You might have guessed from the title…Haiden was diagnosed with croup last night. Here’s what happened:
Haiden, my two and a half year-old boy, developed a weird cough yesterday morning. If you know about croup, it was not the typical cough symptomatic of the condition. It was one deep, hoarse cough that made it seem like he was trying to hold in vomit. He did this about four or five times throughout the day yesterday, so I just thought he was coming down with a cold.
James, my husband, did baths and bedtime as usual last night with Haiden and Piper while I ran a few errands. I came back home and we sat down to eat some Chinese food and watch some Glee on DVD. Just after nine, I heard one of the kids crying. I went to check it out and found Haiden half-sleeping in his crib, wheezing, gasping for air and hoarsely crying. I brought him out into normal light and saw that he was deeply flushed with a panicked look in his eyes. He was so short of breath he could hardly talk, which made him even more upset.
James and I immediately decided that he needed to get to the ER, so James got him into his snowsuit while I started the car, grabbed my phone and charger and got into my own down parka. We’re in Minnesota, but the -3 degrees below zero is still seriously cold for us!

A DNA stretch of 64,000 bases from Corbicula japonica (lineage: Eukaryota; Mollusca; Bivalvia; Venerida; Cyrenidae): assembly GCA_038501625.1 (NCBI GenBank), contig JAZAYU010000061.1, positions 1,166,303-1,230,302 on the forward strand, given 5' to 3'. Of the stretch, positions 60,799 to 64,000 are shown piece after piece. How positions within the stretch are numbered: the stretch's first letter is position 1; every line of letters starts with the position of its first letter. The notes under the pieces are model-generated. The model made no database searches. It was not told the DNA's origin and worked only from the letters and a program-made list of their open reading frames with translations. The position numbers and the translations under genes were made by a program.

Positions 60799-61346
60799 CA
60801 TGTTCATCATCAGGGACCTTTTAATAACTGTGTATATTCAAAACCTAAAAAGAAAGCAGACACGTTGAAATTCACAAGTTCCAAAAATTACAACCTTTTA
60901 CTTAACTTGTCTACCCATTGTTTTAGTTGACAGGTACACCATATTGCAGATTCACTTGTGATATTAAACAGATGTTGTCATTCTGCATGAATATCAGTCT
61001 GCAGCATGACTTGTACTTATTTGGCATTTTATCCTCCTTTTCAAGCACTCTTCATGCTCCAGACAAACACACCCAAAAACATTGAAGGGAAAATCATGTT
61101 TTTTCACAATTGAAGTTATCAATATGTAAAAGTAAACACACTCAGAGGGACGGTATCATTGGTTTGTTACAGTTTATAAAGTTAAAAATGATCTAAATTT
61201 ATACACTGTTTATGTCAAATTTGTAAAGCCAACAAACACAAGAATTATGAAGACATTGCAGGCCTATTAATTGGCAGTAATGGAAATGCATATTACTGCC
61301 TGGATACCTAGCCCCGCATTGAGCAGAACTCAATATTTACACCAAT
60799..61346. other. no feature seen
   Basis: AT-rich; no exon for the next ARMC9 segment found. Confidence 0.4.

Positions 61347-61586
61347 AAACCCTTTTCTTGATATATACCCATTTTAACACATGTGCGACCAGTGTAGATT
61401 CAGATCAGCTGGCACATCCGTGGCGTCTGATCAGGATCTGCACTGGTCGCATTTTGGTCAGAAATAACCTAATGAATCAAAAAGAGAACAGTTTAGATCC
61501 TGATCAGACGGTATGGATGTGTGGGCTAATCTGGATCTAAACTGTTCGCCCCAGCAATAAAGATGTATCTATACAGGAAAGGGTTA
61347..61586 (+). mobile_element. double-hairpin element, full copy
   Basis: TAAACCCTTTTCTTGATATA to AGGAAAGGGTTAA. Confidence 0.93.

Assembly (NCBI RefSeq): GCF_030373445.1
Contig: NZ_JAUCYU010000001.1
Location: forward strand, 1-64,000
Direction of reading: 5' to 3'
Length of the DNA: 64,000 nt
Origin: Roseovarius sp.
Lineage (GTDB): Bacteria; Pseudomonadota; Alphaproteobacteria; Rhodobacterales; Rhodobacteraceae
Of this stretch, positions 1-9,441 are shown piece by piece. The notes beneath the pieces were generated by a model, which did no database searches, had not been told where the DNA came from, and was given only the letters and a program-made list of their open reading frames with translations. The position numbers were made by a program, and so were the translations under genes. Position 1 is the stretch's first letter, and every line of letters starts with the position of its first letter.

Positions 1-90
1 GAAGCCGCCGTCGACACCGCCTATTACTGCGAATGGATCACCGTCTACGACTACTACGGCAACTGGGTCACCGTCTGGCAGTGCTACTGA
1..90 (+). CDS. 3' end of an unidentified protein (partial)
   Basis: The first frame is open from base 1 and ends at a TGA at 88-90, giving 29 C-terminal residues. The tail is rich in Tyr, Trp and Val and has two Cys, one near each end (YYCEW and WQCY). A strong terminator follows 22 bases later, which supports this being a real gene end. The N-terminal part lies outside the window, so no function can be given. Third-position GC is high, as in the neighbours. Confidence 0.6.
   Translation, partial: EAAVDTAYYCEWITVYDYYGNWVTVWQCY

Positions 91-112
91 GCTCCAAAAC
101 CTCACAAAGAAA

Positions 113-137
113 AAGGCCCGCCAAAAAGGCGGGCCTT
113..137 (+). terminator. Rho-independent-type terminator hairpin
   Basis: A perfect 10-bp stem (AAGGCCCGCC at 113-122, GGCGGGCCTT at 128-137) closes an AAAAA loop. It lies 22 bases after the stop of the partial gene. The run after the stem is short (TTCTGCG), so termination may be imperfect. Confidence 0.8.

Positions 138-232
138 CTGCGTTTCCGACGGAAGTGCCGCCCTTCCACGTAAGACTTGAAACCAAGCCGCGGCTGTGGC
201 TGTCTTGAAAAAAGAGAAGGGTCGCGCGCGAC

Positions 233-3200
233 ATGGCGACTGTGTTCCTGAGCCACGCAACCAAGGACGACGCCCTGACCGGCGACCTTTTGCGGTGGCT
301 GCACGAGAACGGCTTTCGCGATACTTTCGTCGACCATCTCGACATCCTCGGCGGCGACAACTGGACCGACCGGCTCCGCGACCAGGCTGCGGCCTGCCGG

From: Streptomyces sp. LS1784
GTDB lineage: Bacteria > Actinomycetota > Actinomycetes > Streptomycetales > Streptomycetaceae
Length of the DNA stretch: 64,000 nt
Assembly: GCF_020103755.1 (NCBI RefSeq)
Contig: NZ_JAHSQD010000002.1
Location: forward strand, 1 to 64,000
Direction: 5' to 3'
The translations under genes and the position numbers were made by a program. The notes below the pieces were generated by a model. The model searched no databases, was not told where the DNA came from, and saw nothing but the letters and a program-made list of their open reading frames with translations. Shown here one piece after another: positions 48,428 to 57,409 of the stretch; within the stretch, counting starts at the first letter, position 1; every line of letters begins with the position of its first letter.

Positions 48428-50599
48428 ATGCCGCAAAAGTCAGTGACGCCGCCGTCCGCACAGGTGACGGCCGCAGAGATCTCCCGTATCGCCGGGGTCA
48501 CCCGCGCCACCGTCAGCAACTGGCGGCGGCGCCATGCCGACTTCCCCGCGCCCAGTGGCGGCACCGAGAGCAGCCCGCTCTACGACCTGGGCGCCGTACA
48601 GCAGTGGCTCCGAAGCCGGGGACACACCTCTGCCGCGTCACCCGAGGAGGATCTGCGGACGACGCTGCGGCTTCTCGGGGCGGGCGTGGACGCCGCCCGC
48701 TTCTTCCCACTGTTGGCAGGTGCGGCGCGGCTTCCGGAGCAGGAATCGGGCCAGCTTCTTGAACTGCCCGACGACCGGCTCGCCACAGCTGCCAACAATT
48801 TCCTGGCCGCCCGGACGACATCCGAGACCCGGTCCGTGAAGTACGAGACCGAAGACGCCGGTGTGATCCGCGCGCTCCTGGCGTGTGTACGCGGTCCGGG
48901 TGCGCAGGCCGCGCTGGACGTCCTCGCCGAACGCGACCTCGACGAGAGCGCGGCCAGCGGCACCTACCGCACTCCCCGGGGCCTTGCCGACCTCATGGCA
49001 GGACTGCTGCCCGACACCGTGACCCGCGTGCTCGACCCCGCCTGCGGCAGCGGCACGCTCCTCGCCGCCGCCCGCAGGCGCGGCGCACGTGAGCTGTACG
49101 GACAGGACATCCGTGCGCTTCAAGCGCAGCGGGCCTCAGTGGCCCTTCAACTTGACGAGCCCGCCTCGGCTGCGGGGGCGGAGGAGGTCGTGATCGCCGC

By the time I got Haiden strapped into his car seat, he actually sounded a bit better. Knowing what I do now, it’s turns out that cold air helps croup, and the frigid air he was inhaling was actually helping the swelling in his throat, making it easier for him to breath. At the time, though, I just wanted to get the car warmed up, since I was worried that all the cold air would just make matters worse.
I cruised to the nearest hospital and hustled Haiden inside. Thankfully, it was a quiet night in the ER, and it seemed like the staff was practically lined up waiting to get Haiden treated! Haiden was immediately diagnosed with croup and two different meds were ordered. The hoarse wheezing sound is called stridor, which is 100% symptomatic of croup. He also had a few bouts of coughing a seal-like, scary cough that’s another croup symptom.
Croup is actually a simple inflammation of the larynx (voice box). The problem is that the larynx swelling can constrict the airways causing breathing issues, especially stridor, which is characterized by abnormal, high-pitched breathing. Croup is a viral infection, which means that antibiotics won’t help, and we just needed to treat and relieve the symptoms to normalize Haiden’s breathing and make him as comfortable as possible.
Haiden received an oral steroid and nebulized epinephrine to quickly reduce the swelling in his larynx. I was told several times how cute and how good he was, making me a proud mama and providing a little distraction from the fear that was built up inside me. Really, though, he took all of his medication like a champ. I told the nurse that I was going to invite him over the next time I had to give Haiden some meds!